I want to thank every American who participated in this election whether you voted for the very first time or waited in line for a very long time—by the way, we have to fix that," President Obama said as he kicked off his victory speech last week by throwing a bone to the liberals who spent much of the past year fighting Republican efforts to restrict voting rights. The laws didn't end up tipping the final results but certainly disenfranchised scores of voters and created a needless hassle for others across the country. In Northern Virginia, long lines forced voters to wait three hours past the time polls were set to close, while in Florida voters rushed to vote the weekend before the election to take advantage of the reduced early-voting window.
Democrats in Congress are ready to answer Obama's call for solutions. On Thursday, Senator Chris Coons and Representative George Miller both released bills to reform the election process. Coons's bill, the Louis L. Redding Fair, Accurate, Secure, and Timely Voting Act—or more simply, FAST—would offer federal grants to states that adopted certain reforms favored by voting-rights advocates, such as same-day registration, no-excuse absentee voting, and extended early-voting opportunities. Miller's Streamlining and Improving Methods at Polling Locations and Early Voting Act—otherwise known as SIMPLE—goes even further, requiring states to offer at least 15 days of early voting.
Republicans are re-evaluating their party's image, finally noticing that the country doesn't look like the 1950s. They'll need to reach out to young and minority voters if the GOP hopes to win another national election. That's included a lot of rhetorical shifts—touting immigration reform and rejecting Romney's race-baiting explanations of his loss—but, as of yet, little in the way of substantive changes. If their new direction were sincere, Republicans would latch onto these voting-reform bills as simple, no-nonsense solutions. For all the public outreach, though, Republicans haven't truly changed their ways. While Republicans hope this new tone might peel off a few minority voters, for the time being they are crossing their fingers that the Obama electorate is an aberration; the party certainly won't pass any laws that make it easier for the emerging Democratic majority to cast a ballot.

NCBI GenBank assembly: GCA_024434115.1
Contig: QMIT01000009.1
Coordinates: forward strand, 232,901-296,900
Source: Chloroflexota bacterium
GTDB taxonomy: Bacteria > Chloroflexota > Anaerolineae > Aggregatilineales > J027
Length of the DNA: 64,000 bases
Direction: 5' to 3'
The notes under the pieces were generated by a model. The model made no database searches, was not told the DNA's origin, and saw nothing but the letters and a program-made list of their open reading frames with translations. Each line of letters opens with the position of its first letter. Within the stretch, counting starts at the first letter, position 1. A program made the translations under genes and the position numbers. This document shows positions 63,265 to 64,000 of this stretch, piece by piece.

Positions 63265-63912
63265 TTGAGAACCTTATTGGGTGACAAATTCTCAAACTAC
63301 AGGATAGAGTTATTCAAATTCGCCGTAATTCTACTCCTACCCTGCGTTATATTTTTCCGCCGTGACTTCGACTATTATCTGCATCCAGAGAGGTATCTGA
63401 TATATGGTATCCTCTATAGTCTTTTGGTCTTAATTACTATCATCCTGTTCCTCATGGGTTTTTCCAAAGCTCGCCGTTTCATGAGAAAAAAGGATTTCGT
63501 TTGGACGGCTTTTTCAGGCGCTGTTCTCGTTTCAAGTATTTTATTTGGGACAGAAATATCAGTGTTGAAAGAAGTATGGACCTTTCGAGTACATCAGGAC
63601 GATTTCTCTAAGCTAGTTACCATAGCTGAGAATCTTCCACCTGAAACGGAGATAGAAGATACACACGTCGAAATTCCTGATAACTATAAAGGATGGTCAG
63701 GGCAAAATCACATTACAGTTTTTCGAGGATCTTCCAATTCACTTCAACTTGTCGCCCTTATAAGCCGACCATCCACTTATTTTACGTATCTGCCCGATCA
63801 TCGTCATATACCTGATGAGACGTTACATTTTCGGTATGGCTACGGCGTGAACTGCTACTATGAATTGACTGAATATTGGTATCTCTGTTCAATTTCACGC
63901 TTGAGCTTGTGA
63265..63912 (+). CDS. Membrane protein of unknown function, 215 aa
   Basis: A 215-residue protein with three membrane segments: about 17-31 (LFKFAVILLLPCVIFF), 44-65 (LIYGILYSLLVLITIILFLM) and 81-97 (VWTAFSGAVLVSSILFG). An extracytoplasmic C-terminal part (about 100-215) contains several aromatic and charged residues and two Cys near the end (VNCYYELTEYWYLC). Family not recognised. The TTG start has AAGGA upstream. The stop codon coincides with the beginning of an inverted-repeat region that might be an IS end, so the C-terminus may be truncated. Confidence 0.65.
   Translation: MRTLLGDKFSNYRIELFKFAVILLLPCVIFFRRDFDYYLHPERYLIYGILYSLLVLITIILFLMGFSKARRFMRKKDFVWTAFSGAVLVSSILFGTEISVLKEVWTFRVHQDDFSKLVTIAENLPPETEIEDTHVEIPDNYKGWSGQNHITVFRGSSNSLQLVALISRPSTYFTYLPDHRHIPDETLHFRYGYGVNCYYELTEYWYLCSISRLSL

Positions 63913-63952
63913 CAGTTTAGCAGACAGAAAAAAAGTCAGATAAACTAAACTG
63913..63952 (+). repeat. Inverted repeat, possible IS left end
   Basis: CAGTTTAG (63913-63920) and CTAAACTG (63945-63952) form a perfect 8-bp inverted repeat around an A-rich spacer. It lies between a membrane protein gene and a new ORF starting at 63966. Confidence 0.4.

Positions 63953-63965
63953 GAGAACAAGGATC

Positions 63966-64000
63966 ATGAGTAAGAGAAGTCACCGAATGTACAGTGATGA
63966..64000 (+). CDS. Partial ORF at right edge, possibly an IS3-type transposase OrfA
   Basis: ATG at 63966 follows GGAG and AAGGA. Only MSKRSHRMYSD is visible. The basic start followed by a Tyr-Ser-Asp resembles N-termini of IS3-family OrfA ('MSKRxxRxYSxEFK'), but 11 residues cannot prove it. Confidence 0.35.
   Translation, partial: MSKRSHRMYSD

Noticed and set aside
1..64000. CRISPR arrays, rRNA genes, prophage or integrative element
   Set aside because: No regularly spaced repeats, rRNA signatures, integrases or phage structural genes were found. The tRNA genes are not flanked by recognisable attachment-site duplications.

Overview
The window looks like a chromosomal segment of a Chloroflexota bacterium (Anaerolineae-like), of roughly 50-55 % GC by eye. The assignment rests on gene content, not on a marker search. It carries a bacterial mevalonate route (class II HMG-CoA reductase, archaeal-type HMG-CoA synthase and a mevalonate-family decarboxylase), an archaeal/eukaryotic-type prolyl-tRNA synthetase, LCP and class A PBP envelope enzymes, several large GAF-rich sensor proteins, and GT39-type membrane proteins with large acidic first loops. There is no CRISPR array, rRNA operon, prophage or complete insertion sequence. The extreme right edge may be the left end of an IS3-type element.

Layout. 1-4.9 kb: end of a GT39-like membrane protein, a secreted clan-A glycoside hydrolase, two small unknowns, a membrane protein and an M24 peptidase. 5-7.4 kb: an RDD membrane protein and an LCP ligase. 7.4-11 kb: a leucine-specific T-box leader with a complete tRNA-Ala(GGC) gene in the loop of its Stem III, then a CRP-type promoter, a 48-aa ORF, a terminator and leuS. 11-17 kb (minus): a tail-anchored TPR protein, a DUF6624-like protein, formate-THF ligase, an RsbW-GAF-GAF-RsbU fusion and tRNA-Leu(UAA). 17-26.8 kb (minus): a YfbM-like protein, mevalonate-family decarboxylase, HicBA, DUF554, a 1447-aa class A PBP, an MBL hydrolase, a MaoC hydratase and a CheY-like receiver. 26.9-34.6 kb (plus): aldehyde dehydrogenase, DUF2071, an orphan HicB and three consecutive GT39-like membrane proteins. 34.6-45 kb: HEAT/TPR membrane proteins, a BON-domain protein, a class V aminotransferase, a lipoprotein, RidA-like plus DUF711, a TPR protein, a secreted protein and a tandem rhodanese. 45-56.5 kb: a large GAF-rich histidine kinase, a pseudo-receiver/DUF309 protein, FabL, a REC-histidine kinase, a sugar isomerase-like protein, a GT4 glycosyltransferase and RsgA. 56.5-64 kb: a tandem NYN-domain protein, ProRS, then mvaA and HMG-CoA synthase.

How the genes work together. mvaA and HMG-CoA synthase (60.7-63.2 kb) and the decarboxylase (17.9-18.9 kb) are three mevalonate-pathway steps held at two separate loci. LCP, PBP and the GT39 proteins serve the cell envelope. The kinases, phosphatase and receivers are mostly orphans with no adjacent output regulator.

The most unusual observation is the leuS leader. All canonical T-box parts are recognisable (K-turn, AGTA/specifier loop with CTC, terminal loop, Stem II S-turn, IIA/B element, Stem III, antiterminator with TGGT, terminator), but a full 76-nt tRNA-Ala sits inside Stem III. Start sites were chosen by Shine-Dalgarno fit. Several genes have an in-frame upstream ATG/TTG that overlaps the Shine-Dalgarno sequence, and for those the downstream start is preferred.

So They Say
"Really, seriously, you're not asking me about Hostess Twinkies, are you? ... I'm on Saturday Night Live enough. ... This is a setup! You people are the worst! I am not answering questions on Twinkies. No, no, no, no, no, no. It's bad that I even said the word 'Twinkie' from behind this microphone."
—New Jersey Governor Chris Christie, responding to a question on the bankruptcy of Hostess
Daily Meme: Horse-Race Remainders
- The horse-race aspects of Election 2012 are starting to recede as the policy ramifications, first and foremost the fiscal cliff, take center stage, but the last few loose ends of electoral strategy remain.